The Keys to Sticking with a Budget are Keeping it Simple and Making it Purposeful – Presented by Mark K. Lund, Financial Advisor in Utah

The most significant thing you can do to take control of your finances is keep a budget. No matter your income level or stage of life, it will help enable you to do the most with your money and give you greater peace of mind.

An ongoing budget not only gives you a current picture of how you’re spending your money, but it helps you plan ahead for near-term things like annual insurance premiums and car repairs, as well as long-term things like retirement.

Some of that might sound like not much fun. But being on a budget doesn’t mean you can never do anything enjoyable with your money. It actually gives you permission to dream big and look forward to things like an exotic vacation. Have you always wanted to spend a week on the beach in Fiji? Start with a budget category, begin putting away money each month, and you’ll be amazed how soon you’ll be shopping for the best flights.

However, despite these advantages, nearly three-quarters of Americans don’t regularly follow a budget.1 Why? Because it seems complicated and tedious. If you’re not a bookkeeper at heart or a wiz with spreadsheets, it’s easy to give up.

But there’s a deeper reason people don’t consistently keep up with their budget each month. It’s lack of motivation. While most people know that keeping a budget is the responsible thing to do, actually sitting there and entering receipts is not very satisfying.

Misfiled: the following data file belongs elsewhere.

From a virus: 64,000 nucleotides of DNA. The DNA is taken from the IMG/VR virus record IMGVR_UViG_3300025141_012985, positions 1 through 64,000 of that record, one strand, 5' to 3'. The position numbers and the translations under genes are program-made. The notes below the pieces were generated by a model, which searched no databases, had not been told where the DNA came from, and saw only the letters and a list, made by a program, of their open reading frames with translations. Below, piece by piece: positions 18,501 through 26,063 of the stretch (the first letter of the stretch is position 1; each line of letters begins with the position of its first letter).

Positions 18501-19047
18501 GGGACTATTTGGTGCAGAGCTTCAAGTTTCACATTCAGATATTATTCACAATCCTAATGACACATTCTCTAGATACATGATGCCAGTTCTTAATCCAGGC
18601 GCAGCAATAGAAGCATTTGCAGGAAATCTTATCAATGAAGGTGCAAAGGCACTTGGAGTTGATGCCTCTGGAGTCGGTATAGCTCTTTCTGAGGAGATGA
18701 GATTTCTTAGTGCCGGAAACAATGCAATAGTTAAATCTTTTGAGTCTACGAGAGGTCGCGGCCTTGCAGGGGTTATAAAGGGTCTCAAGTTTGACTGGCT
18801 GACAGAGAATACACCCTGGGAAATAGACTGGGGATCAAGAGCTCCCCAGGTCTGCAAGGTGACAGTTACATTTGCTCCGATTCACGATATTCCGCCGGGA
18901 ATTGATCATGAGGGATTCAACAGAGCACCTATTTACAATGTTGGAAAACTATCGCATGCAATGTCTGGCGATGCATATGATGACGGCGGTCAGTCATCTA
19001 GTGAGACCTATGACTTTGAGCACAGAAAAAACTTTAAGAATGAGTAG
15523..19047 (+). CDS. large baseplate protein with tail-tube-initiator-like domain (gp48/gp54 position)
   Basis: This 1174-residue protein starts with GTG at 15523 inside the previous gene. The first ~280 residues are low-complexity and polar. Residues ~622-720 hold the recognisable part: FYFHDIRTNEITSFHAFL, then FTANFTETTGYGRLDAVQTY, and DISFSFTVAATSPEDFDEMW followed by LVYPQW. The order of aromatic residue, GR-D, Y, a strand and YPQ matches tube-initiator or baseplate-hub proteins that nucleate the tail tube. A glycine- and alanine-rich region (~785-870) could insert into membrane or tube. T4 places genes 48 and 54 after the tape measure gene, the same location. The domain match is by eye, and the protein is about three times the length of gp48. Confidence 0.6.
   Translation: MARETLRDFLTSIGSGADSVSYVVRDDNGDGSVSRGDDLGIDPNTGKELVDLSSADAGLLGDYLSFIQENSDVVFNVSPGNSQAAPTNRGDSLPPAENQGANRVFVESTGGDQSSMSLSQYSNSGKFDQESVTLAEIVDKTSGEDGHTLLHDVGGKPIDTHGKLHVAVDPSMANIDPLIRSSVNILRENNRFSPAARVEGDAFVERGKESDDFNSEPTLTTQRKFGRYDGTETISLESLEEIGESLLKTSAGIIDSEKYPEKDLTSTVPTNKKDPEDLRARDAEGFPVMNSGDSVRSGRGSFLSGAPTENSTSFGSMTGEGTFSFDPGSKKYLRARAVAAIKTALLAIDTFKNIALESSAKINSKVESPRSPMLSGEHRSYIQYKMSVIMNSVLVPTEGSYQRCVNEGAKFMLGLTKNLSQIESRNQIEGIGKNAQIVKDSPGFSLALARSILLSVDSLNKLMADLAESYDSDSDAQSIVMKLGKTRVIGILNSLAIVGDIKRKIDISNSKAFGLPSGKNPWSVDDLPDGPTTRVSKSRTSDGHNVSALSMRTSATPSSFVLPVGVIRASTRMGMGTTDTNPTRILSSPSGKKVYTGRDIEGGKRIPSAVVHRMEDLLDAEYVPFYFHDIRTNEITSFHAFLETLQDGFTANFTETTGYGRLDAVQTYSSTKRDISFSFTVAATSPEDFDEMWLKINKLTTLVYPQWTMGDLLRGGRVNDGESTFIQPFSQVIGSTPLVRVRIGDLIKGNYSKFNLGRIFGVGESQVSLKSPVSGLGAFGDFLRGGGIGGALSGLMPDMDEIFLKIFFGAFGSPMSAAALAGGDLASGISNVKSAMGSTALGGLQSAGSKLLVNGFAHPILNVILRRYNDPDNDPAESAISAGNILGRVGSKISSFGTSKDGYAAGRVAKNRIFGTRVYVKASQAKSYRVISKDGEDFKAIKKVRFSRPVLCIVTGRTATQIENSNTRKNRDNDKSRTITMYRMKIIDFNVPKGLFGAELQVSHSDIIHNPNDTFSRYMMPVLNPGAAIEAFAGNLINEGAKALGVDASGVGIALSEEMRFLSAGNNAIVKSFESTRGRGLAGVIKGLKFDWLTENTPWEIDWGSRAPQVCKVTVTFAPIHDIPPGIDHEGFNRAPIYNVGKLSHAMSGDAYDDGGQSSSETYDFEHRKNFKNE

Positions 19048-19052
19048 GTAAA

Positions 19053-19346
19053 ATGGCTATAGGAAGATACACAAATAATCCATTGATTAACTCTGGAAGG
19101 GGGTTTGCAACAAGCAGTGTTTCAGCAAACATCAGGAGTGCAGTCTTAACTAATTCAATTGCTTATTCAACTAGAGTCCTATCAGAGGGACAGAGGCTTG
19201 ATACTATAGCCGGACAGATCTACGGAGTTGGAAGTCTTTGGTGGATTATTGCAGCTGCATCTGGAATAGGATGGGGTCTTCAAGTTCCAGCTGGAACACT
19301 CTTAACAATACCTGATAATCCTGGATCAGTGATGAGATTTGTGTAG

The solution might be found in a 120-year-old Japanese budgeting method called Kakeibo (kah-keh-bo). Think of it as a way to declutter your finances similar to how Marie Kondo would declutter your house.

Jennifer Nelson, writing for Marketwatch, explains that Kakeibo is a simple way to document your income and spending while reflecting on why your money is going where it goes.2

First, you track your income and expenses like with a regular budget. Then, at least once a month, you think about and write down the answers to the following questions:

How much money do I have this month?

How much would I like to save?

How much am I spending?

How can I improve?

The system has you divide your spending into four areas: Needs (essentials), Wants (pleasures), Culture (activities), and Unexpected (emergencies and repairs). These four “buckets” can be subjective. For example, you may feel strongly that your Peloton subscription is essential to your wellbeing.

This method is a great way to step back from the columns of dollars and cents to examine exactly what your money is doing for you personally. And to see ways you might better direct it to make the most difference in your life.

As always, when it comes to budgeting, planning, and dreaming “what if,” your trusted advisor is there to help you at every stage.

If you ever have any questions about your investments or retirement plans, please feel free to give me a call at 801-545-0696.

Mark Lund
Stonecreek Wealth Advisors, Inc., A Financial Advisor in Utah
11576 S State Street, Bldg. 1002
Draper, UT 84020


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